The Farm

by Rainer

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about

Born on June 7, 1951, in East Germany, Rainer Jaromir Ptacek grew up in Chicago after his family fled the Communist country in 1953. Musically inclined from childhood, in the mid '60s Rainer swapped violin for guitar. (He once quipped, "None of the Beatles, it seemed, were interested in violin.") A decade later he'd become a fixture on the Tucson music scene, ultimately garnering an international reputation as a song stylist and slide virtuoso that had critics speaking of him, Ry Cooder and John Fahey in the same breath, while pondering the intricacies of an elaborate tape loop and delay pedal strategy he'd developed during his later years that allowed him to sound like three guitarists at once. In addition to four albums ("Barefoot Rock", "Worried Spirits", "Texas Tapes" and "Nocturnes") released between 1986 and 1994, he collaborated with everyone from Giant Sand and Germany's F.S.K. to ZZ Top's Billy Gibbons and Led Zep's Robert Plant.

On Groundhog's Day of '96, while Rainer was riding his bike to work at the Chicago Store (where he repaired string instruments), his brain faded out and he fell over. He wound up at the University Medical Center where they scanned him and imaged him and concluded that Rainer Ptácek had brain cancer. They said it appeared like a cloud throughout his head - no lump of malignancy that could be excised and let the man live in peace. So Rainer had to commence the exhausting ordeal of radiation and chemo treatments. "It took some time to relearn everything he'd known before the seizure," says Howe Gelb (of Giant Sand fame and Rainer´s best friend) of Rainer's initial recovery period. "The most amazing part of his trek - which was unbearably frustrating, given how his brain wouldn't work with him for the longest time to remember so many things, let alone the coordination it takes for his hands to carry out his brain's ideas - was that he not only was able to teach himself all over again; his stunning achievement was then to surpass his ability before he got sick!" Howe Gelb also was the moving force behind "The Inner Flame", a Rainer-tribute that featured the likes of Emmylou Harris, Evan Dando, Page & Plant, P.J. Harvey etc., but also showcased Ptacek and his trademark National Steel guitar on several cuts. The record which was just finished before his seizure - "Alpaca Lips" - was released in the fall of 2000.

Another triumph occurred at a Tucson concert on June 6, 1997, prior to Rainer's relapse. Recorded professionally and released in late 2001 as the second installment in the trilogy, "Live at the Performance Center" is, by Gelb's description, "the best live recording I have ever heard from anyone, anywhere, from any time. And if you listen with a critical ear - which is hard to do, given the emotional status - he keeps getting better and better as the set goes on. He's on a plane I have never heard anyone ever get to." The brain tumor that was thought to be in remission returned. "That came about after his final seizure [in '97]. I raced home from a European tour to find him talking in numbers. Again, he slowly began to relearn his guitar, but this time the end was imminent. We all knew it. And we had to tell him, as well. Anyway, I mentioned to him that he was coming up with all kinds of ideas on the guitar; would he like to record again? To focus on that for the healing it can do, and the relief of the art he gave himself to his whole life. A day or so later, he was up for it. He put in 4 days of recording spread over a couple of weeks, until his brain could not make sense enough to go on." (Howe Gelb)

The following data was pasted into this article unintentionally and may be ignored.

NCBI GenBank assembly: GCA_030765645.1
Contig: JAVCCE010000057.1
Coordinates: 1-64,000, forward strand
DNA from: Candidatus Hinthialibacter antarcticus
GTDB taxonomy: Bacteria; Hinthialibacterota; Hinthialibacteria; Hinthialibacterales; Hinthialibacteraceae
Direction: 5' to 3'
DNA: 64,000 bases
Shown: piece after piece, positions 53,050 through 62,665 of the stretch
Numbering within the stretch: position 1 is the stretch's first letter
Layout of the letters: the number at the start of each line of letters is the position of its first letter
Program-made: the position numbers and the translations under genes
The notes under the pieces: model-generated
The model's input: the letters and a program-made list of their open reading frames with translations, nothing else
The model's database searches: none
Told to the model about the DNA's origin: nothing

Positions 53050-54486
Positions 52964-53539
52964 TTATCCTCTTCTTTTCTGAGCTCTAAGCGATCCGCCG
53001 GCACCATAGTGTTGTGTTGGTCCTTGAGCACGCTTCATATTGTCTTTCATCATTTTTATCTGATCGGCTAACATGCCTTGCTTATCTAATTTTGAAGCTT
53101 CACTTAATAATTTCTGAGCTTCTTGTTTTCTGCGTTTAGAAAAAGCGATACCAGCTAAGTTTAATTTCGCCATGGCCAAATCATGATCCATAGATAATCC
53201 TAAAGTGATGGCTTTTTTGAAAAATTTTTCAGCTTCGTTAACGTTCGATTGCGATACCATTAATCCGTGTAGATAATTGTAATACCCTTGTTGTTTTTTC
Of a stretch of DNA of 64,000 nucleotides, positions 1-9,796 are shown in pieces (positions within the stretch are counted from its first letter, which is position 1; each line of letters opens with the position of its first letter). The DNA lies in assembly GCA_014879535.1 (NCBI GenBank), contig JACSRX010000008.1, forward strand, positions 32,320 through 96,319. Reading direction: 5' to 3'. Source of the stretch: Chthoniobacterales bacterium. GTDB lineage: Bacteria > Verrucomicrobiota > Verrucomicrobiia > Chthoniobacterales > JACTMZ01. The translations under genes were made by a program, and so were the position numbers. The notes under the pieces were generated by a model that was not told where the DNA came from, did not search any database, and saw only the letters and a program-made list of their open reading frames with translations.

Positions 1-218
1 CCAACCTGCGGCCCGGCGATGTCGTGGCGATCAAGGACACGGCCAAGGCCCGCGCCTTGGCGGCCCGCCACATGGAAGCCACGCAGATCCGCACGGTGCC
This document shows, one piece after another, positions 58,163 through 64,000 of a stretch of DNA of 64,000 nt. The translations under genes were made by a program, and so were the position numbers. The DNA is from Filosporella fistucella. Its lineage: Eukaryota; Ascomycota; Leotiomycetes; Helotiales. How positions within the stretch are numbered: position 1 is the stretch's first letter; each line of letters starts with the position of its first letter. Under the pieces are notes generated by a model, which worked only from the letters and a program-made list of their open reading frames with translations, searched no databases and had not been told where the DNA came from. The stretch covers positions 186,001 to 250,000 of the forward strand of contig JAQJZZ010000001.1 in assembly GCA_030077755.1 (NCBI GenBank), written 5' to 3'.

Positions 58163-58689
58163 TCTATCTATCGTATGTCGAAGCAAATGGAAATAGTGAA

The result is "The Farm", Rainer´s last recordings. Rainer Ptacek passed away on November 12, 1997. "What a great struggle for him at times to even read and make sense of the notes he'd made. The spine tingle is the delivery from a man who is perched on the precipice and able to look over into the void and deliver still, in this world, what he sees on both sides. What can I say? You can hear it." (Howe Gelb)

credits

released January 1, 2002

Recorded in 1997 - Originally released in 2002

Rainer Ptacek - Dobro, National Steel and Vocals
Nick Augustine - Bass
Ralph Gilmore - Drums
John Convertino - Drums (1)
Howe Gelb - Piano Hammond B3 Roland Sampler Fender 6 String Bass

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Rainer Tucson, Arizona

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